After this, I read the paper for a little bit before the pizza FINALLY arrived, which prompted the appearance of very important people and two grad students. This was a bit scary, since I was easily the youngest person there.

We talked about a lot of stuff - rockets (and why the Russian rockets failed so badly), whether vodka protects you from nuclear radiation (which eventually led to joking about a seminar on alcoholism in space), and classical music (the only Mozart Dr. Whalen likes is [spelled in English 'cause I can't spell it otherwise] The Magic Flute). Yeeeeaaaah.

Apparently, there's about twenty people in the Masters program in Space Studies, with around a hundred doing the same in the distance program. And it also turned out that I wasn't the only one who wanted to be an astronaut - one of the grad students, an anthropology major, said that he wants to apply to become a candidate, too.

All in all, I enjoyed it very much. After the two hours I spent at this very interesting luncheon, I took the bus to the book store so I could get an application and (hopefully) fill it out and turn it in. This was foiled by the fact that I forgot to type up my spring semester schedule and print it out, but even more by the fact that I had no idea when exactly Marching Band would meet; since there was no more football, there was no way we would have the three rehearsals a week we had scheduled. In the end, I decided to pack up my application and leave, and turn it in later. While I was filling out as much as I could on the application before I left, I saw my Honors teacher with a cup of coffee and what appeared to be a large stack of essays. Guess he was telling the truth when he said that he needed the essays as an excuse to not visit his in-laws.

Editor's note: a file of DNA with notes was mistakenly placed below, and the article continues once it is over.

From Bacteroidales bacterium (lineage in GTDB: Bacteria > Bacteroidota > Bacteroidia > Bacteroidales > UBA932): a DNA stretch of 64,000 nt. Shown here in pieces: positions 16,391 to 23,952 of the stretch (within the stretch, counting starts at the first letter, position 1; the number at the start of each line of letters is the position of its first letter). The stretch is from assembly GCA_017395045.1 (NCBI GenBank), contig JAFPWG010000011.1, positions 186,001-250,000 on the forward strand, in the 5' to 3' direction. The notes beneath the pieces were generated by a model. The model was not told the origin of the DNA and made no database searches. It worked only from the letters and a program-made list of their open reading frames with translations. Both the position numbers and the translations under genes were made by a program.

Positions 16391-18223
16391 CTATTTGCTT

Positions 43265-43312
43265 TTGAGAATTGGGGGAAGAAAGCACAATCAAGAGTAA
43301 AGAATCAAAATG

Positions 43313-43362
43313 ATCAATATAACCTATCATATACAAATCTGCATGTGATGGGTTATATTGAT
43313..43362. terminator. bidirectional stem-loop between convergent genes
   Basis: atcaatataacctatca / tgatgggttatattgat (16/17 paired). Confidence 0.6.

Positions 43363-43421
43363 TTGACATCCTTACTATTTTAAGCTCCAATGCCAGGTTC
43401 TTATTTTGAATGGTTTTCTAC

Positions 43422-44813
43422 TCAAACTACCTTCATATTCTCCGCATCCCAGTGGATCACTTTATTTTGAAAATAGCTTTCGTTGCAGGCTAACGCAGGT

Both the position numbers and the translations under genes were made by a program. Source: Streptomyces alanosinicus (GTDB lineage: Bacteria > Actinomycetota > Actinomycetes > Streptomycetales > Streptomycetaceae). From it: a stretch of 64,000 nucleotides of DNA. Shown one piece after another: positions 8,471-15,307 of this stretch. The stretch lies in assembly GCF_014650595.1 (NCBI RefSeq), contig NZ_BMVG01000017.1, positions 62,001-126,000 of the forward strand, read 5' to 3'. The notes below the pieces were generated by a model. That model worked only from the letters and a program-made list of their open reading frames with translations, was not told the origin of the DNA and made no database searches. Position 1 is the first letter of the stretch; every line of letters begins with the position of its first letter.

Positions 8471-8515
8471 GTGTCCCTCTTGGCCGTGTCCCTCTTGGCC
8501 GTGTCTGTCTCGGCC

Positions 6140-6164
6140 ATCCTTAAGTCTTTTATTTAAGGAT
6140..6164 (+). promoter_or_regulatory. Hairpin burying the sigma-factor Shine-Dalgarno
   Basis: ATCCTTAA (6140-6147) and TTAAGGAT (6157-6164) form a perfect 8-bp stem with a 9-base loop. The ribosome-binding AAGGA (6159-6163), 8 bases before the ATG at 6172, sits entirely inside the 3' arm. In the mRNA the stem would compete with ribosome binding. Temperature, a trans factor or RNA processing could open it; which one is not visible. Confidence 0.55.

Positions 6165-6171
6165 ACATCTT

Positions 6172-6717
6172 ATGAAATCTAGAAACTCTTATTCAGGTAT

Thursday, 11/26/09: